Please sign in to post.

Binocular recommendations please!

So, I Just read a thread where several people recommended bringing binoculars to view churches and architecture. Great idea! But I have no idea what features I should be looking for in a small, inexpensive binocular. What do you all suggest, links would be even more helpful. Thanks...23 days to go!

Posted by
1260 posts

That may have been one of my threads - the binocs I ended up taking to Ravenna for mosaics-viewing are from REI, very small (3.5 x 4"), and say 8 x 22 7.5 degrees 393 ft/1000 yds. They're quite light, and come with a carrying case. They were fine for my purposes, although I'd probably want something with a wider angle of view for serious bird-watching.

Posted by
20628 posts

I carry a small compact binocular that is 8x25. About the size of two decks of cards. It is pretty good for looking at ceilings, roofs, etc. My guess it that they were $25 but that could been. I would go to a sporting good store and see what the have. The first number (8) refers to the magnification. Anything 4 to 8 should work. Anything over 8, say 10, and it can be hard to focus well without a tripod. You need to see what works well for you.

Posted by
7681 posts

I agree you should go somewhere local so you can hold them and see what works in your hands. You will not believe how many shapes there are.

My “travel binoculars” are my old 8 X 25 that were my first binocular purchase about 20 years ago. They are Nikon, the model is sportster II but they don’t make them any more. They are perfect to carry in my purse for travel.

I use them inside and outside of churches, museums and get a little birding in on the side, lol!

You may be able to find some on a Memorial Day sale.

Pack them in your carry on, not in checked baggage.

Posted by
442 posts

One of those binocular threads was mine. You can spend hours researching binoculars. Hours. You can spend $25 or $1,000. If you have an outdoor store that you like, drop by and have a chat with the guy or gal who knows the optics. You want to get yours a few days before you leave so you can practice. Better yet, borrow a pair from a friend, Take a walk around the inside of a local museum or train depot and see if you like what you see. It’s possible you won’t enjoy the view! Save your money.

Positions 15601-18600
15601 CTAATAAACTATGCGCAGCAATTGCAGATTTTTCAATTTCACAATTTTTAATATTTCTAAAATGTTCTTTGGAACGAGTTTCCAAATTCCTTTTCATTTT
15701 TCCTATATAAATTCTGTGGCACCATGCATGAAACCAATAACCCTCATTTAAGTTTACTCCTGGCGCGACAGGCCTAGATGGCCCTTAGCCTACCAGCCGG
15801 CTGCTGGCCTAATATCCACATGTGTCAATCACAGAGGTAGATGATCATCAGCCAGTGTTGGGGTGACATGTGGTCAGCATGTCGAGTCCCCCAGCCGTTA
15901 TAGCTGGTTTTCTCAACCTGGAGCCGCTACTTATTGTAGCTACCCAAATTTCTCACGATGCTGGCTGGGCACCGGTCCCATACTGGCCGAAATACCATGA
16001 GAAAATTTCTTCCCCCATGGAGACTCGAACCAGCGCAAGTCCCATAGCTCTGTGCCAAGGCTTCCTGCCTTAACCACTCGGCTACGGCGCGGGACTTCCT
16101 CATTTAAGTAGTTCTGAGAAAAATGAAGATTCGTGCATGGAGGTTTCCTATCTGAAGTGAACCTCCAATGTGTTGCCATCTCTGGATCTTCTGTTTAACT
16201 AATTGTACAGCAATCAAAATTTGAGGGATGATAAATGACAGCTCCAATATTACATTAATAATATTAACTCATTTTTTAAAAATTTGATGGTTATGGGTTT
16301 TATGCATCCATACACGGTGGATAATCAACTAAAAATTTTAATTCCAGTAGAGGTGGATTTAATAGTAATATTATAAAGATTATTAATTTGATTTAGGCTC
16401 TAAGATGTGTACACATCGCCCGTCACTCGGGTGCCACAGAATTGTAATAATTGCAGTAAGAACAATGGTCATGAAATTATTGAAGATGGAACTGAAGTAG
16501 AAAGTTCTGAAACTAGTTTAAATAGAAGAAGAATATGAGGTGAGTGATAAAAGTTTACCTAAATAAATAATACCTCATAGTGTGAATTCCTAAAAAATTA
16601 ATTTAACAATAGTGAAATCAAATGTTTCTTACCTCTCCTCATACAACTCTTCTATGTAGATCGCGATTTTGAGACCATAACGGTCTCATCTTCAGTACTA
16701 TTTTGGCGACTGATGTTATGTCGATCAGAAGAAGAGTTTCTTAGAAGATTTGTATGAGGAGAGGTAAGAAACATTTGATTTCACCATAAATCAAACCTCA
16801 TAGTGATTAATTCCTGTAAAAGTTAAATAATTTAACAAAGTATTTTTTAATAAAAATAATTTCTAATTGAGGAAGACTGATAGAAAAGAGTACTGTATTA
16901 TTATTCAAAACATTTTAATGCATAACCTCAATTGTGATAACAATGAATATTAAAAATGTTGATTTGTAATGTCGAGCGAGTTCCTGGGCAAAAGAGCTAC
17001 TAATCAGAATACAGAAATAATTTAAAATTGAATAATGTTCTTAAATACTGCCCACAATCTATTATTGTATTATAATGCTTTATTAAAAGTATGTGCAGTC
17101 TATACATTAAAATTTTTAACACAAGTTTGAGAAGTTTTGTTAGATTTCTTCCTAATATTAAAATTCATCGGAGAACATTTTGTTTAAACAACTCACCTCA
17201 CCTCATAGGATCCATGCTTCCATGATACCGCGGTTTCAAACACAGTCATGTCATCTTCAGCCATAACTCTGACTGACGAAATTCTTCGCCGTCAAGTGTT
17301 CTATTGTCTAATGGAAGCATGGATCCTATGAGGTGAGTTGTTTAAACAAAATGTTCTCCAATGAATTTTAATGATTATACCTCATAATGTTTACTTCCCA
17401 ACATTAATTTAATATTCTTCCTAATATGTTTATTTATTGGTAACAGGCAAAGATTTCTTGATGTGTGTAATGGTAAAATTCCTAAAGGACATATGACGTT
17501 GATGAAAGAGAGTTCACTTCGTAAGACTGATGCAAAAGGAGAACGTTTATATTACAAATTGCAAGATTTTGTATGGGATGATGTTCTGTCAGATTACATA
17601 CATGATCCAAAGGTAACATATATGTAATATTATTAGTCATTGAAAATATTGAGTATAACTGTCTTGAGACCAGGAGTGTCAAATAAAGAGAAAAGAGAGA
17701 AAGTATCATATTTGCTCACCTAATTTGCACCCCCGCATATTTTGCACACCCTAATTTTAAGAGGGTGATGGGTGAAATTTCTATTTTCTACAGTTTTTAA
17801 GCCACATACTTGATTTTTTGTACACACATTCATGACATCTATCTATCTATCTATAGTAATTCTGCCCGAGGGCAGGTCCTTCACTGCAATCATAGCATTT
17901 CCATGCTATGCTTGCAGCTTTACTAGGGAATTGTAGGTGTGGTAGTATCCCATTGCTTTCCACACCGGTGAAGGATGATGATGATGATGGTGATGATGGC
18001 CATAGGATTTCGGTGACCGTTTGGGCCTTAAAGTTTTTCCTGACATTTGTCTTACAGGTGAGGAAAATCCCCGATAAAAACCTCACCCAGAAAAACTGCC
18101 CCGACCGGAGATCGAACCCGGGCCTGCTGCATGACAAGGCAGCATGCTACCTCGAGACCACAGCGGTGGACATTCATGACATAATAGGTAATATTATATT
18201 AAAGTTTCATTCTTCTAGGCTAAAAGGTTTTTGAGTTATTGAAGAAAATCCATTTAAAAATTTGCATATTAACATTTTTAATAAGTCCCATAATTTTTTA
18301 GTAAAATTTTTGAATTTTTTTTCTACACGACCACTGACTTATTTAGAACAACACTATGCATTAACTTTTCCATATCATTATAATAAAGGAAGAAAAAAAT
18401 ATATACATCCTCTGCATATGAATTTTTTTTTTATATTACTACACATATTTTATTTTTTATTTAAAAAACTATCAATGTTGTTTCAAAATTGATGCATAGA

My personal recommendations: 8X is about as powerful as you can hold still comfortably; 10X and more gets pretty shaky . 25mm objective lenses (in the front) are large enough for most casual applications but larger and heavier objectives gather more light. Really doesn’t matter what kind of prism you choose (Porro, roof, penta) since these are probably not going to get heavy duty use hunting, surveying, blasting, or on mountain climbing expeditions. You also don’t really need waterproof or armor. A larger exit pupil is nice if you wear glasses. Zoom binoculars are not recommended; the zoom function compromises the optical quality.

I have Nikon’s little trailblazer model, 8x25. Got them with my REI dividend a couple years ago. . I really wanted a pair in fluorescent orange but I could only find super expensive, specialized optics in anything other than boring old black. There are dozens of great optical instruments out there. Hundreds. REI has more than 20 different 8X models, $40 to $900.

https://www.rei.com/product/744595/nikon-trailblazer-atb-waterproof-8-x-25-binoculars

Posted by
230 posts